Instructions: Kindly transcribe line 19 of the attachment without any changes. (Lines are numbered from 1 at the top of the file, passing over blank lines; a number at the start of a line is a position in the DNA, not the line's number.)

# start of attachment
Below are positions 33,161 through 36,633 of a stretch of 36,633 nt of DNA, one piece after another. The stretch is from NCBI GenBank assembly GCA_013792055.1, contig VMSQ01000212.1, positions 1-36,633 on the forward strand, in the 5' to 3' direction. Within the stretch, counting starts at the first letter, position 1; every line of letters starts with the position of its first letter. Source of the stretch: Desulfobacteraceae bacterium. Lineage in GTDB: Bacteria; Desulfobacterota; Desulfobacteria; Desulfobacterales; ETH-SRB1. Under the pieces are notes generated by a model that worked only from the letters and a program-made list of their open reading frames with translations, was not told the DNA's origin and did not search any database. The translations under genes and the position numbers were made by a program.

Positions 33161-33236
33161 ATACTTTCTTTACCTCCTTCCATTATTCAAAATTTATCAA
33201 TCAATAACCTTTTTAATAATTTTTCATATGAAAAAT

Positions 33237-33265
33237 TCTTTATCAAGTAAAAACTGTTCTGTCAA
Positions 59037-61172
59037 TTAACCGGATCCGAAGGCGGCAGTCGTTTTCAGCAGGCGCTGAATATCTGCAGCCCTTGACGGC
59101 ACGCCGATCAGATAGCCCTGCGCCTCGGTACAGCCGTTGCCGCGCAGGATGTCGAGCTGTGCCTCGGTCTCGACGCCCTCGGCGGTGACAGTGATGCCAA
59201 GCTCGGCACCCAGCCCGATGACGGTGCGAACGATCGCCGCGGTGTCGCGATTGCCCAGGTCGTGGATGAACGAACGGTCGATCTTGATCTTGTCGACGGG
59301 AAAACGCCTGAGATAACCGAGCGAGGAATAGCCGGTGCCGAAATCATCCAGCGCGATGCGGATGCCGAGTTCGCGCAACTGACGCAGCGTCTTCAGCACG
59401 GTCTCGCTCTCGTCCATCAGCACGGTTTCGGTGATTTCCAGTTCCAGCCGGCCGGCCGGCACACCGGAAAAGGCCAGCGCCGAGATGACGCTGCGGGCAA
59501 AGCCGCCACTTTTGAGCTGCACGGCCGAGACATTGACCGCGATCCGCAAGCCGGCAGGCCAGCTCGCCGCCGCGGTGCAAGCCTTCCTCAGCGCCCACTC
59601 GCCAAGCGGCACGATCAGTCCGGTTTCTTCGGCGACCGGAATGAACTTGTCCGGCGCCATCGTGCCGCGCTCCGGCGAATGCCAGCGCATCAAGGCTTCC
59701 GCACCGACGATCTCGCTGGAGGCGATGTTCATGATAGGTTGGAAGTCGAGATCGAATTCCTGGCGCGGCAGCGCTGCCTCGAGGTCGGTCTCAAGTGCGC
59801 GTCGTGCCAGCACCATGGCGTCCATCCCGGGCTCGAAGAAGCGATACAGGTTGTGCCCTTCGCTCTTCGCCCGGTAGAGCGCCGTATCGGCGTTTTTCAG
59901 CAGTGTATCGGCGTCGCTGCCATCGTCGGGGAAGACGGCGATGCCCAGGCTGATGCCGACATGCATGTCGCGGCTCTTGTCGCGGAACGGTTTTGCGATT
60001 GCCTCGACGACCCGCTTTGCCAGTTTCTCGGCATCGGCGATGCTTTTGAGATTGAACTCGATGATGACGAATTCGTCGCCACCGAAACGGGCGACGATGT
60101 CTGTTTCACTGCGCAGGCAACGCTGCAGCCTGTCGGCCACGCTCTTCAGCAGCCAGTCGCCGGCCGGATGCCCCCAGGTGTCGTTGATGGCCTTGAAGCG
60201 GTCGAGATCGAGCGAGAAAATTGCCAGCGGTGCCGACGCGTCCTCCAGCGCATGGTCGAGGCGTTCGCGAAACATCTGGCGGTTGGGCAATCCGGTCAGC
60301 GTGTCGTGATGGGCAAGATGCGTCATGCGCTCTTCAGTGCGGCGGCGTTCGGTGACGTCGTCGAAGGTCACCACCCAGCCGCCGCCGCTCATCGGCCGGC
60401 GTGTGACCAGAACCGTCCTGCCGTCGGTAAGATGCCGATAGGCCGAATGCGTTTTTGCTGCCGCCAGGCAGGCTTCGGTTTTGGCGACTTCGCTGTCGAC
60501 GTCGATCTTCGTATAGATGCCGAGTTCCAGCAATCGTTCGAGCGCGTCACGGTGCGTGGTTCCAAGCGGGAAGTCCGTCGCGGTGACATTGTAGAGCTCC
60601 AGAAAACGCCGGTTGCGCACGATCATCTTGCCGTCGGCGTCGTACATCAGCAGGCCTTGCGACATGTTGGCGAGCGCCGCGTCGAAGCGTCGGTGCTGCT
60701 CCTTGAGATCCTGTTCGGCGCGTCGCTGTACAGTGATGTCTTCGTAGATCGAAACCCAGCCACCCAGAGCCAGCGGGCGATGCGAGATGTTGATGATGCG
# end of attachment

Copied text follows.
60101 CTGTTTCACTGCGCAGGCAACGCTGCAGCCTGTCGGCCACGCTCTTCAGCAGCCAGTCGCCGGCCGGATGCCCCCAGGTGTCGTTGATGGCCTTGAAGCG